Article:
Nine years ago today, my family relocated from the Washington, D.C. suburb of Kensington, Md to San Diego, Calif. Whoa! There is no record in my website archive. Looks like I did little posting in late 2007, which isn’t surprising with the move and trying to continue working. At the time, I operated the Apple Watch and Microsoft Watch blogs. Unbelievably, Ziff Davis enterprise closed down both after laying me off in April 2009. That’s why I warned two years ago: “Writers, Own Your Content!”
I don’t feel like the same human being, after predominately cutting carbs from my diet starting three years ago. Wearing pajamas, I weighed about 91 kilograms (200 pounds) on Oct. 15, 2007; 57 kg (125 lbs) today. My physical build is more like age 20—as is my remarkable energy. Granted, I look every bit of my 57 years and don’t pretend to be otherwise or cling to some misbegotten attempt at reclaiming youth. I’m merely a happy, healthier middle-ager.
I grumble much about California culture but can’t complain about San Diego weather, which allows me to walk minimum 3 km (2 miles) a day. Confession: I wear Apple Watch Series 2 to help measure distance and other metrics.
None of this transformation could be without the support of my wife Anne, who enables me to eat differently than I did most of my life. No pasta. No potatoes. No bread. No confections.
From the start of my dietary change, I treated myself like an alcoholic—quite literally a carboholic. That means no cheating. Ever. Because I could easily fall back into the same patterns of eating. The vigor I have achieved helps keep me on the straight and narrow meat and veggies diet. I don’t starve myself by any means but simply eat differently.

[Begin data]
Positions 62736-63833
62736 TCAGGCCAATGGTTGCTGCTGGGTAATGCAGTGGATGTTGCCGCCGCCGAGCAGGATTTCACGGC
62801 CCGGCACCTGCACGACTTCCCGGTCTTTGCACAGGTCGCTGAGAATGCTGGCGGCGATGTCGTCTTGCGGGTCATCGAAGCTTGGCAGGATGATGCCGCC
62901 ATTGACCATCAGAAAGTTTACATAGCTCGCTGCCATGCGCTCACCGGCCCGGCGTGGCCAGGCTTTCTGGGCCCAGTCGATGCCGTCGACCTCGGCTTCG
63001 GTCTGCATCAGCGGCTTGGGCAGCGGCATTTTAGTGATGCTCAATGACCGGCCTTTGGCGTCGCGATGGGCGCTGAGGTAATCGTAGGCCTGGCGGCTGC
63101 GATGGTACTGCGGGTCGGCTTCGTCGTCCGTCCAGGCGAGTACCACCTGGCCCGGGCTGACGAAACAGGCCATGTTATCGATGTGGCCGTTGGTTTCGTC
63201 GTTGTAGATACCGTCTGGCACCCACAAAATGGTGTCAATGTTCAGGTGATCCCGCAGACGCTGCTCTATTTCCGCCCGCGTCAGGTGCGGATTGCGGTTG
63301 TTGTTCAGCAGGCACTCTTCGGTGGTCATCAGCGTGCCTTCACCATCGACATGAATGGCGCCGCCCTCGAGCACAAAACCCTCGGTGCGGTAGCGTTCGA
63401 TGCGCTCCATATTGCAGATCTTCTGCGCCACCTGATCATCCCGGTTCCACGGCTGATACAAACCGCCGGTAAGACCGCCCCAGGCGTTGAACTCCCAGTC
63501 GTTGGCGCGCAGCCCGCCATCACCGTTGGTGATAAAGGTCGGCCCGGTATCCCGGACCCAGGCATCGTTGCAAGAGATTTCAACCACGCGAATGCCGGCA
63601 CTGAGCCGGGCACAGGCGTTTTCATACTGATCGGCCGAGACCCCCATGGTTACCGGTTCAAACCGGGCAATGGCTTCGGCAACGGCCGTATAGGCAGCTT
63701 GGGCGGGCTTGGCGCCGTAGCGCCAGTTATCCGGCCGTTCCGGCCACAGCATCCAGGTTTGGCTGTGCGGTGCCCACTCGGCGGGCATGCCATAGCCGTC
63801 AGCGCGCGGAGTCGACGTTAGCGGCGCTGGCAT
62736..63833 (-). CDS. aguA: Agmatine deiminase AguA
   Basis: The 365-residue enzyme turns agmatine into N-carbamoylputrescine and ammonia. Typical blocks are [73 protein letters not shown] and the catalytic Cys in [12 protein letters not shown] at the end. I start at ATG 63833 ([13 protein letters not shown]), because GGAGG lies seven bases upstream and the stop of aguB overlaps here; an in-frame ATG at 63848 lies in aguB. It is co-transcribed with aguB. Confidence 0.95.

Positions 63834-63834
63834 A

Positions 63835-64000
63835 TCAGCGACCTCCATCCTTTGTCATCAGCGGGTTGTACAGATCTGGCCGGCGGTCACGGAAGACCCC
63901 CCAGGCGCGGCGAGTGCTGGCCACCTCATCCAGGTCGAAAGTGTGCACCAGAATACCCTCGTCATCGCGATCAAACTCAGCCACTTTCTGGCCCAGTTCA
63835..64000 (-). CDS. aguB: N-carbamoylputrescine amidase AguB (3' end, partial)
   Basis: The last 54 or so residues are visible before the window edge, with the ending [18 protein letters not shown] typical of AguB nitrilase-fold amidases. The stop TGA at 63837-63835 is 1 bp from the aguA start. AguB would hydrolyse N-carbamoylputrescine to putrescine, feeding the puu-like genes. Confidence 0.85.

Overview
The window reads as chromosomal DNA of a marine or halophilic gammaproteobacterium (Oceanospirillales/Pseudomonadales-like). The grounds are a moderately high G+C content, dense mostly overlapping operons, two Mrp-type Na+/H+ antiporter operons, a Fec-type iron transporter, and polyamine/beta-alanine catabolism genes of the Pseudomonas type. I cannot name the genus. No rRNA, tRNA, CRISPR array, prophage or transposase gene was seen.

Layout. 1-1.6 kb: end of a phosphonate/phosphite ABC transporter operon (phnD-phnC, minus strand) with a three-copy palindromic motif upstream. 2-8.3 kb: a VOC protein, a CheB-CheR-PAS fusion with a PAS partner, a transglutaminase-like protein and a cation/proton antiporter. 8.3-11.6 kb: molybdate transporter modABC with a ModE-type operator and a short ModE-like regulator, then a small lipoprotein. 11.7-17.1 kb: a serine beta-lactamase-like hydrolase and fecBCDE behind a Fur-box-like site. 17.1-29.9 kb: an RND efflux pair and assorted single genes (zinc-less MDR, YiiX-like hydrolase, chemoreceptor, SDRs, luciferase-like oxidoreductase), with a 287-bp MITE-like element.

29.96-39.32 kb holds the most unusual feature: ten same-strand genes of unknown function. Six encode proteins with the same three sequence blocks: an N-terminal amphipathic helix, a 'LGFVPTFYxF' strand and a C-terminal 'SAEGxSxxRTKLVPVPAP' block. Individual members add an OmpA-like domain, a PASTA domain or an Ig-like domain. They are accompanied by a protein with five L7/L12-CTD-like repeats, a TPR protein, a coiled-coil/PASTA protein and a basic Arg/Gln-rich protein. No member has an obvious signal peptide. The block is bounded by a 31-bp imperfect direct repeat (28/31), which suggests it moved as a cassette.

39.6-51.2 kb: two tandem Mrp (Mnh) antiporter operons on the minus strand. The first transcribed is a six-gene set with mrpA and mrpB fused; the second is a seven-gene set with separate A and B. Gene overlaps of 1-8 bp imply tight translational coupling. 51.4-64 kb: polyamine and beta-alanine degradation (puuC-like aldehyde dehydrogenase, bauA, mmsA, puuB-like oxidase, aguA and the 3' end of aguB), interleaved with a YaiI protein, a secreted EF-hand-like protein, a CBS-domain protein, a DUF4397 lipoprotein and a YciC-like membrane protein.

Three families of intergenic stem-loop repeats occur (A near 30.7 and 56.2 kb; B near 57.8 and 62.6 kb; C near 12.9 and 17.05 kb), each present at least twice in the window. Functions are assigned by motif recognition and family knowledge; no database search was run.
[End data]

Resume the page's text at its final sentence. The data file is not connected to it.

I share this for the benefit of anyone else aspiring greater health (and better body mass index). Protein-rich foods are like time-released energy. Carbs boost blood sugar and turn to fat if not burned off. That’s a simplistic explanation but good measure. I eat smaller portions; favor protein to carbs; and predominately eat home-prepared meals.
That bucks the national trend that contributes to diabetes, obesity, and other things. According to the U.S. Commerce Dept., the amount of money spent by Americans at restaurants outpaced groceries in March 2015. A year later, the trend remains.
Meanwhile portions are enormous. Consider the burger joint, where the meal is four times larger than the 1950s. If you like spreadsheets, take a look the USDA’s Food Availability Data System, or FADS, which isn’t quite current as I write: August 2016 time stamps with some of the data much older. Little nugget for you: Americans’ per-capita consumption of carbonated soft drinks grew from 10.8 gallons in 1947 to 46.5 gallons in 2003. Gasp, what about now?
I’m a reformed eater and don’t mean to be preachy. I ate poorly for many years, ignoring warnings from my doctor (and other people) to change my ways. I’m better off now but no better than anyone else.
The photo is the house where we lived for nearly 10 years before emigrating to California, shot on Oct. 30, 2004, using Canon EOS 20D and Canon EF 28-135mm f/3.5-5.6 IS USM lens. Vitals: f/8, ISO 200, 1/200 sec, 28mm. In Apple Photos, I applied the Fade filter to the original JPEG.